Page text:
Sedation Dentistry

There's so much that pediatric dentistry can do to make children's mouths healthier and  their smiles more beautiful.  It is possible to have a dental experience that's free of anxiety and pain. This can be accomplished by blocking sensations of pain with local anesthetics or by giving relaxing medications. Sometimes both are needed to ensure maximum comfort.

When children are afraid of dental treatment, their guard goes up and their pain threshold goes down; anticipating that something will hurt makes them hypersensitive to every sensation — even sound. Children may benefit from sedatives that can be given prior to dental treatment to help take some of  their anxiety away. Before any particular sedative is recommended, a complete dental examination and medical history is recorded. Depending on the type of sedative,  it may be neccessary for your child to refrain from school and all activities on the day of dental treamtent.

Ways to Relieve Anxiety

Oral sedation.Oral Sedation — Oral sedation (given by mouth) is a popular option for many people precisely because it does not require the use of needles. Oral sedatives are either swallowed in pill or liquid form. A variety of oral sedative and anxiolytic (anxiety-dissolving) medications have been developed through extensive research and testing to make your child's dental experience as comfortable and relaxing as possible. All have long safety records after decades of use, and several even have “amnesic” properties, meaning your child will remember little to nothing, even though they are conscious throughout the treatment. Commonly prescribed medications include Valium®, meperidine, Vistaril®, and Versed®. To learn more, view our chart on Types of Oral Sedatives

Inhalation Conscious Sedation — Nitrous oxide, a sedative you inhale, has been used in dental offices for nearly 100 years. It is a relatively poor pain reliever but a very good anti-anxiety medication. It is administered through a nasal hood, which resembles a small cup that is placed over your nose. The oxygen mixed with nitrous oxide provides a light-headed or even euphoric feeling, which is quick to wear off so there is no lasting effect. All bodily functions remain essentially normal during the use of this sedative, which is very safe.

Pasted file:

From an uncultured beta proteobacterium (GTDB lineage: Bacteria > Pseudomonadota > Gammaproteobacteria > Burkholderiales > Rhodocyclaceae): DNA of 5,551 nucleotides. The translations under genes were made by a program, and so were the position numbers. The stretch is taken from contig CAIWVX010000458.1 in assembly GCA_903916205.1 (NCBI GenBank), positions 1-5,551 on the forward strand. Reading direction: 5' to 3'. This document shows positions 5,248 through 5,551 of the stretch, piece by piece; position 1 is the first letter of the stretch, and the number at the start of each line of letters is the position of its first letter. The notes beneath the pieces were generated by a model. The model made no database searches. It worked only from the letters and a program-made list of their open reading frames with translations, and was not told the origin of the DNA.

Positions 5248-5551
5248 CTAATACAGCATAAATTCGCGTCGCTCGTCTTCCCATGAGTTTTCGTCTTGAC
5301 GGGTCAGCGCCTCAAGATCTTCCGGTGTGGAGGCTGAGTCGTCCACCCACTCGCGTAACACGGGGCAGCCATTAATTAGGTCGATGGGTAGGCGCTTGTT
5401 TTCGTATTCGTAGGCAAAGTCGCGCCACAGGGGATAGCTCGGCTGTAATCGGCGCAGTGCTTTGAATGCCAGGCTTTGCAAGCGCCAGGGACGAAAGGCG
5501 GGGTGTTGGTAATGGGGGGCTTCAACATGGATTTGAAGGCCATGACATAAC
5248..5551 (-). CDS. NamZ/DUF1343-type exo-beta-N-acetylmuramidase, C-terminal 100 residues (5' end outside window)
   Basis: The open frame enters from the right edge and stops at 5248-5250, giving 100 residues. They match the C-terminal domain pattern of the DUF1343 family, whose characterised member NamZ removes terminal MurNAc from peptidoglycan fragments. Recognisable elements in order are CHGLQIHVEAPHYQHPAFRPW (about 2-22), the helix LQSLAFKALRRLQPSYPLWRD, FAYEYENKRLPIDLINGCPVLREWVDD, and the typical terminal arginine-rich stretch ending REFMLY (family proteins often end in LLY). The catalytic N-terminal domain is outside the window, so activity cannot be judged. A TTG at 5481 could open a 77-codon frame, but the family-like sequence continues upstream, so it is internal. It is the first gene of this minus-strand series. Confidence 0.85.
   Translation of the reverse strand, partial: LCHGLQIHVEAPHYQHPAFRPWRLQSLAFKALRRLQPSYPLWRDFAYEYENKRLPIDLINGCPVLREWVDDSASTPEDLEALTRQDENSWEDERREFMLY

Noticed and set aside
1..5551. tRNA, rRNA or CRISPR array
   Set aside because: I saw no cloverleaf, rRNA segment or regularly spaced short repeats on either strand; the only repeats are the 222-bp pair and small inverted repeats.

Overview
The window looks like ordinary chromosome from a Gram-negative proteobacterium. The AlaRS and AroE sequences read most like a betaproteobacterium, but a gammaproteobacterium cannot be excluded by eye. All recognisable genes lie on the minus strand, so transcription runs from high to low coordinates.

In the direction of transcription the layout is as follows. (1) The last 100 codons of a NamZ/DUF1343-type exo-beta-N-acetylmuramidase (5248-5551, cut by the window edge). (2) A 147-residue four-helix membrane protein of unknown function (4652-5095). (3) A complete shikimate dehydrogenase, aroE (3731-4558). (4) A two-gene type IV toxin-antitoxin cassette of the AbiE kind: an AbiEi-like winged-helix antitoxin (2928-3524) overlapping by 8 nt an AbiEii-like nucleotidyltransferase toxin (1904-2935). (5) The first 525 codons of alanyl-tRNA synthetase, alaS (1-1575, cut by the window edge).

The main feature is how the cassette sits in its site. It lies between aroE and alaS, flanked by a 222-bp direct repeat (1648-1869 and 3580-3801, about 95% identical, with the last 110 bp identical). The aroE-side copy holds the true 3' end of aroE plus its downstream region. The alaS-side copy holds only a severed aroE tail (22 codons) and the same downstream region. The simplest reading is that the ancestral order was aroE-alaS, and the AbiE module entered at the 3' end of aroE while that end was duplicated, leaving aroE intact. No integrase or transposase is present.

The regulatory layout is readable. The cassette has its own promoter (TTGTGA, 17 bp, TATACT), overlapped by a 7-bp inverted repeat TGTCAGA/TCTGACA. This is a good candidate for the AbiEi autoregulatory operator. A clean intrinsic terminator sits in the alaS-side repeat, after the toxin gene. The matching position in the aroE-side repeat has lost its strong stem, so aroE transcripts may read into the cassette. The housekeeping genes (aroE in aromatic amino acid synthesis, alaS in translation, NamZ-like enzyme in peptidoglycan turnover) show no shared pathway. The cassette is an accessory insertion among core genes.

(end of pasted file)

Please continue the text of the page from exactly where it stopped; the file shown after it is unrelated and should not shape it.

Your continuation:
IV Conscious Sedation — Sedatives delivered directly into the bloodstream intravenously (into the vein) are more potent than when taken orally, and the amnesic effects may be more profound. Because IV sedation has an almost immediate effect on the body and its functions — including heart rate, blood pressure and breathing — there is a higher degree of risk associated with it than with other types of sedatives. There is also a higher level of training required for those who administer it. As with all sedation (except nitrous oxide), you must be monitored with specialized equipment throughout your IV sedation treatment. The main advantage is that drugs administered this way work immediately and the level of sedation can be adjusted more quickly and easily. And with most sedatives, you won't remember a thing about your dental procedure after the sedative wears off.

General Anaesthesia -- Some children, because of their need for extensive treatment, acute situational anxiety, uncooperative age-appropriate behavior, immature cognitive functioning, disabilites, or medical conditions, would benefit under general anesthesia in  a day surgery setting , in the hospital. Prior to dental treatment, scheduled visits to the pediatrician and day surgery are required.

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